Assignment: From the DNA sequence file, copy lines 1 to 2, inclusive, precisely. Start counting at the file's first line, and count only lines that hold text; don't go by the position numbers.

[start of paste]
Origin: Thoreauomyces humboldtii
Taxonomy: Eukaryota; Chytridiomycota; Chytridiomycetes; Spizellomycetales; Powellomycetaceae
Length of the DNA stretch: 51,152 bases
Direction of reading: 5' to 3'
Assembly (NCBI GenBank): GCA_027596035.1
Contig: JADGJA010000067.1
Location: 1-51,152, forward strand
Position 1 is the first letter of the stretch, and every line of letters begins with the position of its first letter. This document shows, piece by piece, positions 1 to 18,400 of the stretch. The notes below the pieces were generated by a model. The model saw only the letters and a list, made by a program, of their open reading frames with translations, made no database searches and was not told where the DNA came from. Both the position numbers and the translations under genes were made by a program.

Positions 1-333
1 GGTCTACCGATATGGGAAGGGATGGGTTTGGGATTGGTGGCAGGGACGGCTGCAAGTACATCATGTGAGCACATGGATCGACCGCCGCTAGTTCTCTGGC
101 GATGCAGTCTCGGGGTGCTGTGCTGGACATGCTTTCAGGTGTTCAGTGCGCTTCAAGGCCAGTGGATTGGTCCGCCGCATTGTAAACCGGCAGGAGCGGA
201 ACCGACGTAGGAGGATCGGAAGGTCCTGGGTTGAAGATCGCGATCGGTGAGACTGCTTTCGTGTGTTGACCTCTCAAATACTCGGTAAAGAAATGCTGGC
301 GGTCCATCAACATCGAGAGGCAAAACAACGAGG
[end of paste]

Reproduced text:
Origin: Thoreauomyces humboldtii
Taxonomy: Eukaryota; Chytridiomycota; Chytridiomycetes; Spizellomycetales; Powellomycetaceae